CREATE INDEX author_idx_1 ON author (first_name,last_name);
CREATE INDEX author_idx_2 ON author (last_name,first_name);
-- End of file.

Things to Remember About Database Indexes

If a table has one or more indexes, it will definitely slow the INSERT operation. This is because when a record is added to the table, it has to go in the right place. Therefore, the index will need to be adjusted, which takes time.

If we expect significant changes in a table that has indexes, we could drop the indexes first, insert new records, and then re-create the indexes. This could be the faster solution, depending on circumstances. In our model, if we’re adding lots of new book titles, it would make sense to drop the indexes. It’s reasonable to assume that we’d prepare a list of new books and their related data and run the script after working hours.

When an Index Is Created Automatically

As mentioned before, an index is automatically created for the primary key. In all of our tables, the primary key is called simply id. It’s of the int type, and autoincrement is set to yes.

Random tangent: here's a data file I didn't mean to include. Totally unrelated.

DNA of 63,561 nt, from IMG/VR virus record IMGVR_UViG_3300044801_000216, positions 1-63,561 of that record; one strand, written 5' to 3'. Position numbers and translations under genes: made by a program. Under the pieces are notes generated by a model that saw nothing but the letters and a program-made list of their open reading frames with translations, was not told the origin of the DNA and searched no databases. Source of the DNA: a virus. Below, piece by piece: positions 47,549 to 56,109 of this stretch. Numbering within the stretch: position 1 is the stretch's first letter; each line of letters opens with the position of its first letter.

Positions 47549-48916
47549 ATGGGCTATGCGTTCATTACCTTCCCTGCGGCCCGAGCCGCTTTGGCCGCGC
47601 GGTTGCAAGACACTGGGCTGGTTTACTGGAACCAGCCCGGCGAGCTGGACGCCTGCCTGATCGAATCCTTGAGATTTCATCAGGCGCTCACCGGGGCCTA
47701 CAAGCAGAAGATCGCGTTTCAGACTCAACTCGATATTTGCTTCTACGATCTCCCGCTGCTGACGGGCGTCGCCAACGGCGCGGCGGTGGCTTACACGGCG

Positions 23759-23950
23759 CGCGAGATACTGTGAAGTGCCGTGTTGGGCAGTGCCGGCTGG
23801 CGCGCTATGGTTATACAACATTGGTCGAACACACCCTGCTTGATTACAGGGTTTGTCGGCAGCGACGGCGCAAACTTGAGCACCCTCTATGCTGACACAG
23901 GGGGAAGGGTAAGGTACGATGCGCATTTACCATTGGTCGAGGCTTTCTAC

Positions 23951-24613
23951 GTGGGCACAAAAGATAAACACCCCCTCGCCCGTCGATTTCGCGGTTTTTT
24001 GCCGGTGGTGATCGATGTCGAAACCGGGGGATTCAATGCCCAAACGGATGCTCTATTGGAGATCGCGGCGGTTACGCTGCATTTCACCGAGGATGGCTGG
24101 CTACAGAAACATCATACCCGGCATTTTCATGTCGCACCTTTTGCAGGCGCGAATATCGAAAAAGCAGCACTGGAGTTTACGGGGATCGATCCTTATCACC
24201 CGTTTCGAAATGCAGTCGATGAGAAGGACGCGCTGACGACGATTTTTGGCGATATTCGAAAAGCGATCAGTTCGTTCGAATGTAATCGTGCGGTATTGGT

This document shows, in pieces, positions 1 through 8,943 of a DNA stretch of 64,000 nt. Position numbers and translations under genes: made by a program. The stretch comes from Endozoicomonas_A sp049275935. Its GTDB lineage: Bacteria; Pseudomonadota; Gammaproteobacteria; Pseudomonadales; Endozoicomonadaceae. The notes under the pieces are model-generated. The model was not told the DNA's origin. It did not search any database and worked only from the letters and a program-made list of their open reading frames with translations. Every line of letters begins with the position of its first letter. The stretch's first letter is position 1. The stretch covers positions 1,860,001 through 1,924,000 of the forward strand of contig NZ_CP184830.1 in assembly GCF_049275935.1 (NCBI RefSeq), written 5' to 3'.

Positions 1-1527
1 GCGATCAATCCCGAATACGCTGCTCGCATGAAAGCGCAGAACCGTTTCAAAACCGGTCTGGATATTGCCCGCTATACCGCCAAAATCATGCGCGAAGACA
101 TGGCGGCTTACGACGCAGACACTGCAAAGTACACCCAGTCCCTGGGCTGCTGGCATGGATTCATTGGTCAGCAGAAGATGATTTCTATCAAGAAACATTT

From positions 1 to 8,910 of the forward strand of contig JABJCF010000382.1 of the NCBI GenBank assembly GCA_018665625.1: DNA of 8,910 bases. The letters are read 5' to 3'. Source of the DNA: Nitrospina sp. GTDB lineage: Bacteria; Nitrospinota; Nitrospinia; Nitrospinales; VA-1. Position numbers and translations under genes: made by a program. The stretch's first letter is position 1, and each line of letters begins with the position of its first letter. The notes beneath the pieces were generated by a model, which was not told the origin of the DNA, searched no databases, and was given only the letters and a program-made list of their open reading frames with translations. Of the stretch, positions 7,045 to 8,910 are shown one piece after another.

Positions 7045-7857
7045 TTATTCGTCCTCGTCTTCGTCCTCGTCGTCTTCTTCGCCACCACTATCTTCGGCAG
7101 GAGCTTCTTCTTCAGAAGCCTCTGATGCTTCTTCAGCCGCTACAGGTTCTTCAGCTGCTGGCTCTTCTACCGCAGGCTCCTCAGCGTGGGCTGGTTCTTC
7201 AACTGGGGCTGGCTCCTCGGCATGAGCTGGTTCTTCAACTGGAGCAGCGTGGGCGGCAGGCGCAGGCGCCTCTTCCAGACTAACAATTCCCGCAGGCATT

In the MySQL InnoDB engine, an index is also created automatically for foreign keys.

If you define an attribute as UNIQUE, an index will also be created on it automatically, just as it would for a primary key.

In all of these cases, indexes are created on keys, which speeds up search operations (when using the id as a search parameter) quite a bit. This helps us in cases where we know the id and we want to retrieve, update, or delete the value of that record.

Indexes are very powerful. They allow us to perform search and sort operations much faster. But that speed comes with a price: creating an index will require disk space and could slow down other operations.

In upcoming articles, we’ll focus on database performance and other issues relating to indexes.